Multiscale Catalytic Fast Pyrolysis of Grindelia Reveals Opportunities for Generating Low Oxygen Content Bio-Oils from Drought Tolerant Biomass

Phillip Cross, Kristiina Iisa, Anh To, Mark Nimlos, Danny Carpenter, Jesse Mayer, John Crushman, Bishnu Neupane, Glenn Miller, Sushil Adhikari, Calvin Mukarakate

Research output: Contribution to journalArticlepeer-review

Abstract

Grindelia squarrosa (curlycup gumweed) biomass possesses unique biochemistry, cell wall composition, and leaf architecture tailored for prolific growth in arid and semiarid climates. Most notably, this plant has developed high levels of extractable resins that have high effective H/Ceff ratios ((mol H - 2 × mol O)/mol C), which is hypothesized to lead to low coke formation during catalytic fast pyrolysis (CFP) over the ZSM-5 catalyst. In microscale experiments with high ZSM-5 loadings (biomass-to-catalyst mass ratio (B/C) ∼0.1), in situ CFP generated high yields of aromatic hydrocarbons (30% carbon yield) while ex situ CFP favored aliphatic hydrocarbons (25% carbon yield). The difference between the two configurations was attributed to the constant catalyst temperature during ex situ CFP. Deactivation leading to partially deoxygenated vapor products occurred rapidly until B/C ≤ 0.5 by the adsorption of organic species blocking access to acid sites inside the micropores of the catalyst. This was followed by more gradual deactivation leading to primary vapor breakthrough, which we attribute to coke formation on acid sites on the external surface of ZSM-5 crystallites. Noncatalytic fast pyrolysis of Grindelia in a bench scale reactor produced oils with oxygen content (18 wt % on dry basis) and carbon yield (33%) comparable to those of CFP of woody biomass. The CFP of Grindelia further reduced the oxygen content to 7 wt % for in situ CFP and 4 wt % for ex situ CFP at B/C of 2-3. The good deoxygenation was attributed to a combination of a high H/Ceff ratio and overall better quality of the pyrolysis vapors that were passed over the ZSM-5 catalyst. The high inorganic content of the Grindelia likely catalyzed pyrolysis to remove oxygenated coke precursors. This integrated CFP study demonstrated that Grindelia could be an important feedstock for generating stabilized noncatalytic and CFP oils for downstream processing into fuels and/or extraction of high-value chemicals. The preprocessing of this feedstock will be required to remove inorganics, which cause an irreversible deactivation of ZSM-5.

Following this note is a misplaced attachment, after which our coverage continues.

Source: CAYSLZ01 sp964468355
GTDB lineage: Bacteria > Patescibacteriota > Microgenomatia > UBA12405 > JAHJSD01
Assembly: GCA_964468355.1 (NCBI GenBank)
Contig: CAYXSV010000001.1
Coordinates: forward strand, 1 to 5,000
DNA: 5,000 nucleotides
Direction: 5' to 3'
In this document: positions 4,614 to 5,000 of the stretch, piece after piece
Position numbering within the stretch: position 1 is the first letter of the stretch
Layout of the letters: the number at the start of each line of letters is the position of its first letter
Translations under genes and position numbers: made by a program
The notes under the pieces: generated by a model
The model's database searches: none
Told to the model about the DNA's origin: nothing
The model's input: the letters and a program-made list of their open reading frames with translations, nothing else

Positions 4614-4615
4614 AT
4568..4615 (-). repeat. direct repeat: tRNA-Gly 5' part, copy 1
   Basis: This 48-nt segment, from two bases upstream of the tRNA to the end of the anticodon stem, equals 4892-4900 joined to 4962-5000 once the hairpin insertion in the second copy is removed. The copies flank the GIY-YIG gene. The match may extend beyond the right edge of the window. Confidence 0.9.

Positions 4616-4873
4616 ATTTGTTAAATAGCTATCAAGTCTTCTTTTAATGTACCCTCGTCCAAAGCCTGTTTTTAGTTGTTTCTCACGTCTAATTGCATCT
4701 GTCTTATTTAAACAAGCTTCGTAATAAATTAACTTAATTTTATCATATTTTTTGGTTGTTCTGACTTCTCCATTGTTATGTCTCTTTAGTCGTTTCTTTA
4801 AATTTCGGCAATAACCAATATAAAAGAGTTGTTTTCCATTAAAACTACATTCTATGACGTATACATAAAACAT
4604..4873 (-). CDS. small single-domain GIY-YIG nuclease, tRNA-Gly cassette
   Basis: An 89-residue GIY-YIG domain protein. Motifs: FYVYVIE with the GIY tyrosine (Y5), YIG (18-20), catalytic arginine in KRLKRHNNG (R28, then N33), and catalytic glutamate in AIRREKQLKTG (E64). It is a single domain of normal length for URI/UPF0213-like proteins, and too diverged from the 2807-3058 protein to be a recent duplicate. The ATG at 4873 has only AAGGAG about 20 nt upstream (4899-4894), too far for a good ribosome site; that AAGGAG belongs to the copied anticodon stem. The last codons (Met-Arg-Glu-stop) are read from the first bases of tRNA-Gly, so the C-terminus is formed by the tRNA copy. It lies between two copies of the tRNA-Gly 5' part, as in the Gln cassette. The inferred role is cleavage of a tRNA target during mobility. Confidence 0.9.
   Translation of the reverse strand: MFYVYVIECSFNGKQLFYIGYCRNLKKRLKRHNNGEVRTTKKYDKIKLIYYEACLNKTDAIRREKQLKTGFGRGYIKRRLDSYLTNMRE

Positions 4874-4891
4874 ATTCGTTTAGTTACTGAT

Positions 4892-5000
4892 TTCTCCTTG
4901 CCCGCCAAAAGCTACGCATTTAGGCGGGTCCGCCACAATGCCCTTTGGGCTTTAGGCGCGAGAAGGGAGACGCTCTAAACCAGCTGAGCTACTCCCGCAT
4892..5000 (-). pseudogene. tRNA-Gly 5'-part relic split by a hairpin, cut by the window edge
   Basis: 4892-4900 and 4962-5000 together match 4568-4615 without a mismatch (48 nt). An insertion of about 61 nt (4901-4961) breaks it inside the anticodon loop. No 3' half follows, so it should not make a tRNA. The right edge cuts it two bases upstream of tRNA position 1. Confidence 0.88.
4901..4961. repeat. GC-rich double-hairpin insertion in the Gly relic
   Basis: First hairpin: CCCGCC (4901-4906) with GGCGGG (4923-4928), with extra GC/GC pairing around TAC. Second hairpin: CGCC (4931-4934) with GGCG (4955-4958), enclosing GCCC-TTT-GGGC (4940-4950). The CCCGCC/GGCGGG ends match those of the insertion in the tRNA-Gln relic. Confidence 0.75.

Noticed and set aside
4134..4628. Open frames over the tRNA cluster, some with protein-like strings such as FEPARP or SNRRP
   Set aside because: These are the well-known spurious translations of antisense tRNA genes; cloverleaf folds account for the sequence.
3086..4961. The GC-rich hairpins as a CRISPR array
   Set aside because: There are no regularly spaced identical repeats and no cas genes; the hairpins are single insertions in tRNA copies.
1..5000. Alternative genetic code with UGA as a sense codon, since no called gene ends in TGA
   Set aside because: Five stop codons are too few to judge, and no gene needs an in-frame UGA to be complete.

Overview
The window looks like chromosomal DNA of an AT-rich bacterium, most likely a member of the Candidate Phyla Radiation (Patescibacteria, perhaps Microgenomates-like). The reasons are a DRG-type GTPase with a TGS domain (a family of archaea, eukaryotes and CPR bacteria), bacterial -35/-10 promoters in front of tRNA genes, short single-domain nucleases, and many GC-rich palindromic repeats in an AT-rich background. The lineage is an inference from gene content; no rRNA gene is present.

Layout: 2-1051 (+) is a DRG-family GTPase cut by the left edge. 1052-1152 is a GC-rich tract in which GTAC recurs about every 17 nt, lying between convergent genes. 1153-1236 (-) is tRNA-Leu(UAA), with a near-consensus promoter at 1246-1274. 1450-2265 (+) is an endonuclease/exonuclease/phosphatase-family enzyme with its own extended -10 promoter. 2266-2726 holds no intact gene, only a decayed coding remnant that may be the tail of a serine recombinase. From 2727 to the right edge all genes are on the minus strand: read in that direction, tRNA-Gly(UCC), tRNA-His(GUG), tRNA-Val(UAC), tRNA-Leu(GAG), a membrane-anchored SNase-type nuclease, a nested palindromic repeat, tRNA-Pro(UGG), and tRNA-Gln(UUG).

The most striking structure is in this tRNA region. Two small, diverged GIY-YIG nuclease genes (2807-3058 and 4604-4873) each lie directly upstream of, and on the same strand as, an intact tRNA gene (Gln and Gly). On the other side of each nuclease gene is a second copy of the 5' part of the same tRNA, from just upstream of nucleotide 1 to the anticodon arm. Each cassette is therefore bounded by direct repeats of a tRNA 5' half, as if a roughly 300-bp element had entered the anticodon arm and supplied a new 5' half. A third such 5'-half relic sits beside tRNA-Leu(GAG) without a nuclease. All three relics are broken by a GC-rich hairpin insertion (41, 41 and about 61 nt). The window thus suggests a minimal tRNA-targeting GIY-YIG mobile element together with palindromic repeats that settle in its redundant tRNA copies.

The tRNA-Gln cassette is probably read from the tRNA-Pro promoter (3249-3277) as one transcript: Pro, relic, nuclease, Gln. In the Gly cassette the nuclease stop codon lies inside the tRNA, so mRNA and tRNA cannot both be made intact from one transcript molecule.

Original languageAmerican English
Pages (from-to)425-434
Number of pages10
JournalEnergy and Fuels
Volume36
Issue number1
DOIs
StatePublished - 2022

Bibliographical note

Publisher Copyright:
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NREL Publication Number

  • NREL/JA-5100-80515

Keywords

  • biofuels
  • catalytic fast pyrolysis
  • chemicals
  • drought tolerant feedstocks
  • gumweed
  • ZSM-5

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